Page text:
Every weekday morning, shortly after I have opened my office door and turned my computer on, I walk down the hallway to the supply room to make myself a cup of coffee. On Tuesdays and Thursdays, AJ and Annette are always sitting at the table just outside the supply room, she reading the newspaper, eating a snack, he strapped into his wheelchair, chatting with her. AJ has trouble speaking. He speaks very loudly, and I had heard his voice quite a lot as it carried down the hall to my office. I could never understand what he was saying, but I think this was because I walked by too fast or did not listen long enough because I would see Annette watching his face and nodding her head as she spoke with AJ, engaged and in complete comprehension.
Annette takes exceptional care of AJ. She wheels him to his class before it starts, picks him up when it ends, feeds him his lunch, wheels him to the library, and chats with him between his classes. They seem to have quite a friendship and it is beautiful to watch. One fine autumn day the sun was shining, the sky was blue, and the air was fresh. As I walked to another building for one of my classes, I spotted the two of them. She was sitting on a bench overlooking a pond and AJ was pulled up close to her in his wheelchair. Annette was spoon feeding AJ his lunch. I find myself wondering if AJ’s mother knows how well her son is looked after. I guess because I am a mother I have those thoughts.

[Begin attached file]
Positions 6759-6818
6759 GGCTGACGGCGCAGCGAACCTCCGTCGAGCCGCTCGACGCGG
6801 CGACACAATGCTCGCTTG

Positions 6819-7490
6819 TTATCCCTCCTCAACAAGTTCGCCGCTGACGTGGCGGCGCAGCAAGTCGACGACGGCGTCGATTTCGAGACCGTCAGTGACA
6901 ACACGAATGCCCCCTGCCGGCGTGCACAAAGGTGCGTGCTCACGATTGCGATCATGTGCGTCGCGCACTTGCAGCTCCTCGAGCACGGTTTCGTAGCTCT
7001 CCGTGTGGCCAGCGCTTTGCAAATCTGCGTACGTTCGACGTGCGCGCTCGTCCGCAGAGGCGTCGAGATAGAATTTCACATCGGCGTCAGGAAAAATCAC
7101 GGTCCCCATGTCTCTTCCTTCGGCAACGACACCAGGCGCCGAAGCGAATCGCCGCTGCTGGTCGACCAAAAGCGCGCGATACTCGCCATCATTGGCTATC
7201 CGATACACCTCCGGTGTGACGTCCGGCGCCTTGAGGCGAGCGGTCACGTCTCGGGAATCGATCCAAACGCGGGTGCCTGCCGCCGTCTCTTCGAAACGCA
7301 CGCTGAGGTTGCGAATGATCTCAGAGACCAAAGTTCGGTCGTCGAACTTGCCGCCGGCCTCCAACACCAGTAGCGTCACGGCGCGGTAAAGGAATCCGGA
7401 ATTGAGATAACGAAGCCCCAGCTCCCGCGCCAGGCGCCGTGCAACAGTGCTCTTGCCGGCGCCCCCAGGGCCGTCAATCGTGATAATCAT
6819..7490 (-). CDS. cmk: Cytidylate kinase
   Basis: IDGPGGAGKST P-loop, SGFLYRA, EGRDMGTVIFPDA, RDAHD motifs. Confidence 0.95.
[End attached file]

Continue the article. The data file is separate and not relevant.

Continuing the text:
I can pretty much see AJ’s problems. He does not have control of his arms and legs, so they are strapped down in his wheelchair. I suspect that he also does not have control of his tongue, which accounts for his difficulty in articulating sounds. One cannot walk by AJ without admiring him. With all his limitations, with all his struggles, he gets up and gets on with it each day.
Nobody can see my problems. Sometimes I wish my problems were as visible as AJ’s. Perhaps then people would be kinder, more forgiving, more gentle with me. Perhaps I would even have an Annette who completely understood my burdens and stayed beside me all day. But when I take a long honest look at the students coming and going on my community college campus, I understand that I am not the only one with invisible problems. And with all our limitations, with all our struggles, we all get up and get on with it each day.
I have AJ and Annette to thank for this lesson. So one morning last week on my march to the coffee pot, I presented them each with a bar of chocolate. Annette sweetly thanked me. Then, as clear as a church bell, AJ belted out “God Bless You”.
God Bless us all.